In his 1965 hit, “Houston,” Dean Martin sang that he was stuck in a hard-luck town, “just a-walking in the rain.” So, he said, he was going to go to Houston. To Houston. To get out of the rain. Let that sink in, so to speak.
Houston averages more than 45 inches of rain per year. There are more than six million people in its metro area. None of them live there for the weather.
Many do live there because of Houston’s audacious boomtown attitude. The spirit of Houston is fueled in part by those old oil wildcatters and other pioneering entrepreneurs who had neither time nor patience for dodgy MBAs or the narrow, two-dimensional world of spreadsheets and buzzword-happy business plans.
The very year of Dean Martin’s hit song, a few undaunted Houstonians finished building a domed stadium so their baseball team could get out of the rain. Problem solved.
In consequence of such wildcatter optimism — and despite gross and persistent inequalities — Houston still embodies a unique egalitarian, all-in-it-together spirit. The world witnessed what that spirit could mean during the week of Aug. 25, when Houston became the site of the worst natural disaster in the nation’s history.
It rained 50 inches. Mayor Sylvester Turner said 27 trillion gallons of water fell on Houston and nearby communities. The storm made a mockery of weather models that speak of 500-year floods. Harvey engulfed the Bayou City in the third such flood in three years.
Hurricane Harvey gave us images of extraordinary heroism and community solidarity. In Houston and the rest of Southeast Texas, everyone was everyone’s neighbor. No one gave up. No one gave in.
Gov. Greg Abbott said the recovery of Houston will cost more than $180 billion. Houston could build almost 700 domed stadiums for that amount in today’s dollars.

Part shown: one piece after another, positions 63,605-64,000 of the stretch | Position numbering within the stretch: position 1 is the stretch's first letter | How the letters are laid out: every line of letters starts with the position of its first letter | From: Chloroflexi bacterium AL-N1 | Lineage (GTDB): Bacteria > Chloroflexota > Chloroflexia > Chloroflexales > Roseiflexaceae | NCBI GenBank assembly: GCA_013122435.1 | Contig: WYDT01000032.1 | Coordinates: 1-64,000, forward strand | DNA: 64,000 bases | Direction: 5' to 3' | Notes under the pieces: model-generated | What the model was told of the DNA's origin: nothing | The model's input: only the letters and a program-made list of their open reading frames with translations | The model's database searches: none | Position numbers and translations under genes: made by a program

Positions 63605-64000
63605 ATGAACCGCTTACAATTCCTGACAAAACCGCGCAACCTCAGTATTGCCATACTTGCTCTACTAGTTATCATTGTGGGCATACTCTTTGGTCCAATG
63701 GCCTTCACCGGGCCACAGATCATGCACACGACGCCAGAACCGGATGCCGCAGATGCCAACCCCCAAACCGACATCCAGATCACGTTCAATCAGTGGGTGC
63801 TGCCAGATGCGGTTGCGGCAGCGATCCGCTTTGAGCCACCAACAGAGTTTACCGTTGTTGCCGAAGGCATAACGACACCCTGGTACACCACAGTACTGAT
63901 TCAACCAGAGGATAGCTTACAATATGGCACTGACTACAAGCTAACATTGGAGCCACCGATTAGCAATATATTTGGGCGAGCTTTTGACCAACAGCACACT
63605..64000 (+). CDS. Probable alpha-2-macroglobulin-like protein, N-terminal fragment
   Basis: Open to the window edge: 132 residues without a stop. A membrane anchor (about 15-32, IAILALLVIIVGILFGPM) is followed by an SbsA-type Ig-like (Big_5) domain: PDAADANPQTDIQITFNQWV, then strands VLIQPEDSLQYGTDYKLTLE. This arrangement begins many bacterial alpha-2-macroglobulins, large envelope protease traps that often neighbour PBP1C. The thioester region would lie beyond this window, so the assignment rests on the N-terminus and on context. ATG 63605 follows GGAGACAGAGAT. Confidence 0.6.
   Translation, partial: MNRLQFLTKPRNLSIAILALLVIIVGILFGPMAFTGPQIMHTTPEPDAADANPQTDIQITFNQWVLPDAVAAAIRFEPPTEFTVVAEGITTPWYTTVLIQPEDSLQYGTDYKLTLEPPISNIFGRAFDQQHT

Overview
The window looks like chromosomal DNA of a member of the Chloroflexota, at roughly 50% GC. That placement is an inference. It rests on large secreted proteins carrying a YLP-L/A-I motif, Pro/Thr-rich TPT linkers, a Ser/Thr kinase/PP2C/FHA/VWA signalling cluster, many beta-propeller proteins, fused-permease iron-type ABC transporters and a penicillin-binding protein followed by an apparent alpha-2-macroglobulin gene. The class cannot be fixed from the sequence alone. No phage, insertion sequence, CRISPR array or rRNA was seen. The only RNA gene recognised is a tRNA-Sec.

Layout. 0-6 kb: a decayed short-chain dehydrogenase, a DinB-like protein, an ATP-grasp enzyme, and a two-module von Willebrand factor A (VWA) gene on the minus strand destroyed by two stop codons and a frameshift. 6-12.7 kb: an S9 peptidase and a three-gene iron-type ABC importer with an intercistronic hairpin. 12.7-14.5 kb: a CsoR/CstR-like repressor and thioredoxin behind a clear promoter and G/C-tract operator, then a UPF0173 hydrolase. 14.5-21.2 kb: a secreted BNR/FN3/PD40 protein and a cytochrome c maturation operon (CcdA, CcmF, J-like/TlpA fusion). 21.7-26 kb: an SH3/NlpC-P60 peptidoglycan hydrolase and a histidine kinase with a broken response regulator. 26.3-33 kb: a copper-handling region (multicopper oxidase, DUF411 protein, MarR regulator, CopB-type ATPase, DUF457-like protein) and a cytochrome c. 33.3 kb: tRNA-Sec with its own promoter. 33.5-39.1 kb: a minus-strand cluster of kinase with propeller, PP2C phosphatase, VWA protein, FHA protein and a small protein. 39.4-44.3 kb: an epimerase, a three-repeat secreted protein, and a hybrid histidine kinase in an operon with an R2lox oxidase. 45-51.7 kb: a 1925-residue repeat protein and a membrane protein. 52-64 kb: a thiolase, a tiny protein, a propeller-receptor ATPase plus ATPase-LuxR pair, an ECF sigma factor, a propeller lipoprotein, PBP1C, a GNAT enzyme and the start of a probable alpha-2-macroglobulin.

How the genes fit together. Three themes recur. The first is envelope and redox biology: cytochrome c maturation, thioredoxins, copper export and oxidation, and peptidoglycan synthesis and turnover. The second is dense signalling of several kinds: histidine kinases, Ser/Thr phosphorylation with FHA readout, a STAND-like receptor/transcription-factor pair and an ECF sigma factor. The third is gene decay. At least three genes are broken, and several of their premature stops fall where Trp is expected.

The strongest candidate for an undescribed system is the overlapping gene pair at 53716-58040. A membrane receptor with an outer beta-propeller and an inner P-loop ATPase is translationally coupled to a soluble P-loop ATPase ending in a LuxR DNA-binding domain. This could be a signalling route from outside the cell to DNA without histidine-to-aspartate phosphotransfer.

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It’s doubtful that current leaders in Austin and Washington, where most of the money will have to come from, have the will and the vision to fund the equivalent of 700 domed stadiums.
The original Astrodome was built for convenience — and to display the city’s bold, optimistic attitude. Today, the money is needed to save Houston and towns from Rockport to Port Arthur.
Federal funding for recovery efforts here need to be seen in the context of the hurricane devastation in Florida, Puerto Rico and the U.S. Virgin Islands. The total resource demands are, at the moment, incalculable.
Congress has approved a $15 billion disaster relief bill for Harvey. In Austin, Abbott has refused, for now, to tap the state’s $10 billion so-called rainy day fund. That’s a fund set aside for, well, rainy days. If the days of Harvey weren’t that, what were they?
Anyway, Abbott did find $50 million in available state funds for Houston. He even delivered the check in person to Mayor Turner. It’s not even a drop in the bucket; it must be the thought that counts.
Today’s Republican leadership has little of the can-do, entrepreneurial spirit they often claim to have. Unlike Roy Hofheinz, the future-oriented adventurer who spearheaded the building of the Astrodome, Abbott, Lt. Gov. Dan Patrick and others look like pessimistic tightwads.
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Texas’ public schools are underfunded. Roads and bridges were in disrepair even before the hurricane. Investment in water resources is laughable. Tens of millions of Texans are without health care. As far as adequate public policy goes, today’s state leaders don’t have the sense to get out of the rain.
Harvey has helped reveal some of leadership’s weaknesses, beginning with an unjust tax structure that fails to provide adequate resources while overburdening the middle class and the poor.
At $180 billion, the cost of Harvey recovery in Texas is more than 80 percent of the state’s total 2018-19 budget of $217 billion. Some of it will be shouldered by the feds. Some will be picked up by private charities.
Most of the responsibility will fall on the governor and the Legislature. We’d better carry umbrellas.
Smith, a longtime political journalist, is an author and director of Progress Texas, a political action committee.